Battery safety is an issue that knows no seasons. But the frigid temperatures that have paralyzed much of the nation in recent weeks are cause for all service personnel to be watchful for frozen batteries. In the hands of an untrained or careless worker, a frozen battery is a potential bomb waiting to explode. Dealers who haven't seen this calamity should realize that an exploding battery sprays acid and hurls plastic shards. It may cost a worker his eyesight and/or injure people near him-not to mention damage the vehicle!
Why it freezes
You needn't be a chemist or full-fledged technician to understand why batteries explode. Electrolyte, the liquid substance inside a battery, is a mixture of about 40 percent sulfuric acid, about 60 percent water. When the electrolyte reacts with the lead plates inside the battery, chemical energy is converted into electrical energy, pushing electrical current out into the vehicle's electrical system.
Note that hydrogen, a flammable gas, is a normal by-product of the chemical activity inside an automotive battery. More on that in a moment.
Once again, electrolyte is more water than acid under normal conditions. But as the battery discharges or runs down into the state we commonly call a dead battery, the electrolyte becomes almost entirely water.
Below-freezing temperatures can freeze a battery if it goes dead while the vehicle sits for a long time. Other times, the driver gets stuck in deep snow, leaves the flashers on for safety purposes and cannot get back to his vehicle before the battery goes dead and freezes.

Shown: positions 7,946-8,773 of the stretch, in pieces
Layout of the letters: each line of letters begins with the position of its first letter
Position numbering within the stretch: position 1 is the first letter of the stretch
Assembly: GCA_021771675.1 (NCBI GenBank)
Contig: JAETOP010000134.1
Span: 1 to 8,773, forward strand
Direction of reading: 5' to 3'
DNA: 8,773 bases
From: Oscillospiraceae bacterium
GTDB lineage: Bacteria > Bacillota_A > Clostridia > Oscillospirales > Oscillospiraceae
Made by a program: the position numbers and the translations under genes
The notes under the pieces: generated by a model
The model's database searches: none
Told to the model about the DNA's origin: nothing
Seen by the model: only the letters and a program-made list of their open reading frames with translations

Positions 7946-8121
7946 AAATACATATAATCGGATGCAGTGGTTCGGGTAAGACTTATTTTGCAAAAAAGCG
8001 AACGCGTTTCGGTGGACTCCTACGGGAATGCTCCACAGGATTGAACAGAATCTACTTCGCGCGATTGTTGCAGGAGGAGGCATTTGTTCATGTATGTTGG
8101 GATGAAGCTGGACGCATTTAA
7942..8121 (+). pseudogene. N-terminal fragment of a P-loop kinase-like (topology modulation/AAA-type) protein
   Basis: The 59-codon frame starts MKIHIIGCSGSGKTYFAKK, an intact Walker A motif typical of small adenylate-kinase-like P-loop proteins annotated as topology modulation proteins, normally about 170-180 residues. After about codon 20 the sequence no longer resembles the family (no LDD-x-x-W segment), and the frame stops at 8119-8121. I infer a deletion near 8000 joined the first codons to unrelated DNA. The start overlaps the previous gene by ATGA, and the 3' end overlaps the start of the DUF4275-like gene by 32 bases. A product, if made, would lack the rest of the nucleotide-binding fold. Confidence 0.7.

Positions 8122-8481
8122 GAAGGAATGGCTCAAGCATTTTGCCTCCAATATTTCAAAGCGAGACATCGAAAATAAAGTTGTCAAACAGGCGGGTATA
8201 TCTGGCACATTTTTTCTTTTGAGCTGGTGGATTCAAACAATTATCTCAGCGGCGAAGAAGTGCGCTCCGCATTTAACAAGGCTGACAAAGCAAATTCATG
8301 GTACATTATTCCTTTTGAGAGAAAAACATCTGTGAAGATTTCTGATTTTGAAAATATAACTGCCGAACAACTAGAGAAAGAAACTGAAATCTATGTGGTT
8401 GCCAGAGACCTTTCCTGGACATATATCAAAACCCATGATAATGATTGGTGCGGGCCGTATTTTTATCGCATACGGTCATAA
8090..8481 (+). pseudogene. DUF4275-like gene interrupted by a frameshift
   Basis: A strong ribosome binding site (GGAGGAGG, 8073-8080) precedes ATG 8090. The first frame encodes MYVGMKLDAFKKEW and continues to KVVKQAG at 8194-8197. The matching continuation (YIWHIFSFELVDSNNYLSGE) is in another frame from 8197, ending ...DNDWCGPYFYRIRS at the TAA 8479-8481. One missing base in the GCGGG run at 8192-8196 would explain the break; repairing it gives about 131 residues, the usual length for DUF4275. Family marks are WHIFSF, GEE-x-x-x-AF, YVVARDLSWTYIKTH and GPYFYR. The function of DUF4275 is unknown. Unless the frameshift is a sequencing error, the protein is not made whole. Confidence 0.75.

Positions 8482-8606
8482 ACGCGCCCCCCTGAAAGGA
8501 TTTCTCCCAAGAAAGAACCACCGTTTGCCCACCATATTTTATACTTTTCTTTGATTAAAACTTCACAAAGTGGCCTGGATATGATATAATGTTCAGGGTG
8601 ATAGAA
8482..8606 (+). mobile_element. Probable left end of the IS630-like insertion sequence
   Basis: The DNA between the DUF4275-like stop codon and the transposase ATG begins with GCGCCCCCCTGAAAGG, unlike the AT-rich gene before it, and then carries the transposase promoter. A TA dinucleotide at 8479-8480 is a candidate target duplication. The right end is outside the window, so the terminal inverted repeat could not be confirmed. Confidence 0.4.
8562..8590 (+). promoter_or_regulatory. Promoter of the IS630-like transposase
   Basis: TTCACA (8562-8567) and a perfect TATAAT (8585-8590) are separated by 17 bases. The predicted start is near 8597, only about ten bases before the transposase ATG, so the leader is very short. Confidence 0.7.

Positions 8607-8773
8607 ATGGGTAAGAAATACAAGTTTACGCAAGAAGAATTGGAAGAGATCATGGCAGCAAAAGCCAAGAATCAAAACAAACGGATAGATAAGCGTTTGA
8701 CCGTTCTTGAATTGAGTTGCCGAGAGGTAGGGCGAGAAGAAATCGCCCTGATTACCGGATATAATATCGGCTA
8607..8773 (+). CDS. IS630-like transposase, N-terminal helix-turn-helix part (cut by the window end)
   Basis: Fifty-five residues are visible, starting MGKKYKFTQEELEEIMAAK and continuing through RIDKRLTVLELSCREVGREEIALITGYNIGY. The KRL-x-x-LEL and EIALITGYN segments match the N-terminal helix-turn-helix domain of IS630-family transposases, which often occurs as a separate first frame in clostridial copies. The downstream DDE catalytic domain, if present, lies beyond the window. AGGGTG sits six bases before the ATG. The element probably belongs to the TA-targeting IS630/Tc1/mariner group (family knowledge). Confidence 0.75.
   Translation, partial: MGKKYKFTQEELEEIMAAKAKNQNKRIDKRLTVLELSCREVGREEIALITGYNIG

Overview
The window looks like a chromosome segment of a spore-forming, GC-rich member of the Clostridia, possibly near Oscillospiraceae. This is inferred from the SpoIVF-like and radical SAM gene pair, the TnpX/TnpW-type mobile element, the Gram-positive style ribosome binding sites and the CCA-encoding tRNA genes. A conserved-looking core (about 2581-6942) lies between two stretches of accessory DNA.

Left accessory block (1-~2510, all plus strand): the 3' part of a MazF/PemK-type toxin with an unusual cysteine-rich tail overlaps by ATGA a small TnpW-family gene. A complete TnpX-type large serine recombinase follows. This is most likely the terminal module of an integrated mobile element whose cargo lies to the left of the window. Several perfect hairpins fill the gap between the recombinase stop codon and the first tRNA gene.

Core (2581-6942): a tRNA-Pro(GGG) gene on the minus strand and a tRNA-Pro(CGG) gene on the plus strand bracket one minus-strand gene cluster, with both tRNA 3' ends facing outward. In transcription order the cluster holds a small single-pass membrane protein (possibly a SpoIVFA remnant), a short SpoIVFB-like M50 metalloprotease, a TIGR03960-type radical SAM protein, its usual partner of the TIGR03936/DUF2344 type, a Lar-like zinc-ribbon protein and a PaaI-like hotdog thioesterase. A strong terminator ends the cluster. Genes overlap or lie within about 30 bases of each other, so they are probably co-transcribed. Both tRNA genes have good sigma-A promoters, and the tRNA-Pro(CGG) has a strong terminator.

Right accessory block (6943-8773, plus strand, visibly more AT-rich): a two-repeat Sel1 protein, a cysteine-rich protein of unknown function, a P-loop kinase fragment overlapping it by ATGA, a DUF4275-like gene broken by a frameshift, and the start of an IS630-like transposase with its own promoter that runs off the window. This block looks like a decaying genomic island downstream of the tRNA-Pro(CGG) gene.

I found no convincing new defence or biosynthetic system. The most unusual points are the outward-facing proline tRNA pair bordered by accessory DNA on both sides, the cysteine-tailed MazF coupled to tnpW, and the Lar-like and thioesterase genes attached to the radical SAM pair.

Of course, dead batteries are much more likely to freeze in the sub-zero weather that gripped the Midwest and northern states this winter. However, forecasting when a dead battery will freeze is chancy because it varies according to temperature and time-how long the battery was left unattended.
Freezing water expands. That's why ice bursts house pipes and cracks engine blocks in vehicles with insufficient antifreeze.
Likewise, ice inside a frozen battery can crack its case or buckle the lead plates inside it, destroying the battery. Precious few batteries survive frozen electrolyte.
Why it explodes
When someone connects a battery charger to a frozen battery, the charger's electrical energy warms the battery. But unlike the defrost mode on your microwave oven, the charging current isn't likely to warm the battery slowly and evenly.
To the contrary, charging current may boil melted ice into steam inside a localized area of the frozen battery. If this pocket of trapped steam cannot escape, the frozen battery goes off like a hand grenade!
Remember that if a spark manages to enter a battery vent, it'll blow up the battery by igniting the hydrogen normally found above the battery cells. Occasionally, a cracked internal connection above the electrolyte level causes an arc that lights off this hydrogen.
Caution all service personnel not to dally if a battery blows up or a worker somehow splashes himself with electrolyte. One coworker should liberally flush the person's eyes and skin with clean water as quickly as possible while someone else calls for medical assistance.
Assuming that the injured person is being attended to, other workers should rinse any traces of electrolyte from the vehicle because sulfuric acid is extremely caustic.
The tight economy, coupled with dangerously low temperatures, increases the risk of frozen battery-related explosions. That's because Good Samaritan service personnel usually try to fix the vehicle in the most cost-effective manner.
There is a tendency to try charging the battery as soon as possible in hopes of rejuvenating it and getting the vehicle back on the road.
When the temperature drops below freezing, service personnel should watch for visual signs of frozen batteries such as a cracked or bulged-out case or bulged-out vent caps. Instead of skirting the issue, they should advise customers up front that frozen batteries seldom survive.
Always remember to get the vehicle's history. Be wary if it has sat outside with a dead battery during frigid weather.
If you insist on trying to revive a suspect battery, let it thaw overnight inside the shop before attempting to recharge it.
Finally, always wear eye protection when working around batteries.